What book have you read that has helped you a lot or you think it can help a person a lot? Preferably, give a brief summary of what it teaches.
A lot of self improvement books out there are garbage so it's hard to find the quality stuff. The books that are usually good are the ones that don't peddle quick fixes and recognize the need to take the longer route to fix oneself, and the ones that cover the whys of the actions you do, like for instance why you are so lazy.
Here are some of the ones I read that I found very useful:
>Power of Habits by Charles Duhigg
It covers habit loops. How habits are formed, why they are formed and a number of examples of companies using habit psychology as a way to sell their products. It also goes into bad habits and how to change them.
This one is a must read.
>Willpower Instinct by Kelly Mcgonigal
Same as the above but for willpower, the hows and the whys. The difference to the above other than it being a different topic is that it's more practical, it's supposed to be taken as a 10 week course, with you being given willpower specific homework.
This is another must read.
>The Social Skills Guidebook by Chris Macleod
The above two books you can find for free on google, but this one is pretty underrated so you won't find anything. He does have a site called "Succeedsocially.com" where a lot of his information is free.
It covers socializing in general for socially awkward people. A guide to going from painfully awkward to a good and livable level. I wouldn't say this is a must read, but if you would rate your social skills as a 2-3/10, this one is pretty good.
This, try reading books about people who have just lived lives.
>Meditiations by Marcus Aurelius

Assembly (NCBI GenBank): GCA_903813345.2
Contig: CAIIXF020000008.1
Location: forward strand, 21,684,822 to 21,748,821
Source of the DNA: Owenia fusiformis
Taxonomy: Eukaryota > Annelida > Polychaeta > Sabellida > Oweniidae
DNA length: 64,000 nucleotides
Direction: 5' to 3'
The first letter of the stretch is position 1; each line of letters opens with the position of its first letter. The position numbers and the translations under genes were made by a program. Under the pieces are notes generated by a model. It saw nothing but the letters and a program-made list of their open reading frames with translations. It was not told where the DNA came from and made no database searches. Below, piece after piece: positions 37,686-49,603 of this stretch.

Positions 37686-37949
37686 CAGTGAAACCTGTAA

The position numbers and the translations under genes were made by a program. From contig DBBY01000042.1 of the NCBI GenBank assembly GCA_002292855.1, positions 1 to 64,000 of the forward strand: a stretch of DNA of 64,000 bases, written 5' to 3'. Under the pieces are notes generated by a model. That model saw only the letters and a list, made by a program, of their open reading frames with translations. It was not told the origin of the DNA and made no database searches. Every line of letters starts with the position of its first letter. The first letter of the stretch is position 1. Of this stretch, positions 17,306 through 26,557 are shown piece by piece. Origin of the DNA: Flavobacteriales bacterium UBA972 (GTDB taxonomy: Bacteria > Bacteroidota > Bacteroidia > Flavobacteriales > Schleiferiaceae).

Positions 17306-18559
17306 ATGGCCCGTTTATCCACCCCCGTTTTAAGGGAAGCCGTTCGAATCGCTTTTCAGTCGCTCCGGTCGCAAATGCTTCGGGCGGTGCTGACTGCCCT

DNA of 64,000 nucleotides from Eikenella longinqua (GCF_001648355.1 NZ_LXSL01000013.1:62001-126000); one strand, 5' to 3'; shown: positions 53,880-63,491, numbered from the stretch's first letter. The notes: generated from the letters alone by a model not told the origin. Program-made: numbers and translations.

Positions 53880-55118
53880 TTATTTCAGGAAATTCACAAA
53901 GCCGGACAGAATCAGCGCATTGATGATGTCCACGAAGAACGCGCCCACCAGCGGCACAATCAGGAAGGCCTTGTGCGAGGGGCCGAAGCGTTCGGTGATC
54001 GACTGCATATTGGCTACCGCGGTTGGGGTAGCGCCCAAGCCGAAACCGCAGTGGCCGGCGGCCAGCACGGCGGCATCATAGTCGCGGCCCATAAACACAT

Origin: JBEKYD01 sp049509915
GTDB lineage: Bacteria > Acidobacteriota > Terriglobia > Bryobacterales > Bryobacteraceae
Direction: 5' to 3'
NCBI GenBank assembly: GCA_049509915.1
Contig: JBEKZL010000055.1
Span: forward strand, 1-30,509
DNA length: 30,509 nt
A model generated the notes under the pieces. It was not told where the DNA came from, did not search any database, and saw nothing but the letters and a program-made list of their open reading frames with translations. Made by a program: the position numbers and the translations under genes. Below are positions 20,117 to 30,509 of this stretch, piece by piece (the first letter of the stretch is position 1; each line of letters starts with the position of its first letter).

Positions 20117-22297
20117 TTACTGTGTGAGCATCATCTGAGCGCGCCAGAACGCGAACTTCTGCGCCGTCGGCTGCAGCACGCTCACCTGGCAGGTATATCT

It's the diary of a Roman goddamned Emperor. He's smart as shit, super humble and truly in control of himself, and he's introspective about all of it.
The first "chapter" is basically him talking about everything he has that he's thankful for. Material possessions gets a single passing mention, and no mention is made of being thankful for being the emperor. Instead, he focuses on things like having been raised by a good, morally upright family who prepared him for adulthood, being taught by smart, honorable, humble mentors, and being friends with That One Guy, he's a good man, you should get to know him
>Reading a completely generalised book written by someone who doesn't know you in hopes that it will help your personal problems that a specific you yourself.
It's a ridiculous concept that relies on most people not accepting that complex problems can have simple solutions.
The most effective self help comes from finding out what you want to achieve in life, getting out of your comfort zone to achieve it, and keeping good company.
Yeah, you're right Anon. What better way to tackle your problems than to face them head on with absolutely no understanding of them whatsoever. Information and an understanding is definitely not something a person needs to be able to effectively tackle certain problems.
You're probably the type of faggot that tells depressed people to "just be happy" or people with shit social skills to "jst be urself xD". Also, nobody here is advocating quick fixes or shitty garbage motivational books you absolute tard, learn to comprehend words.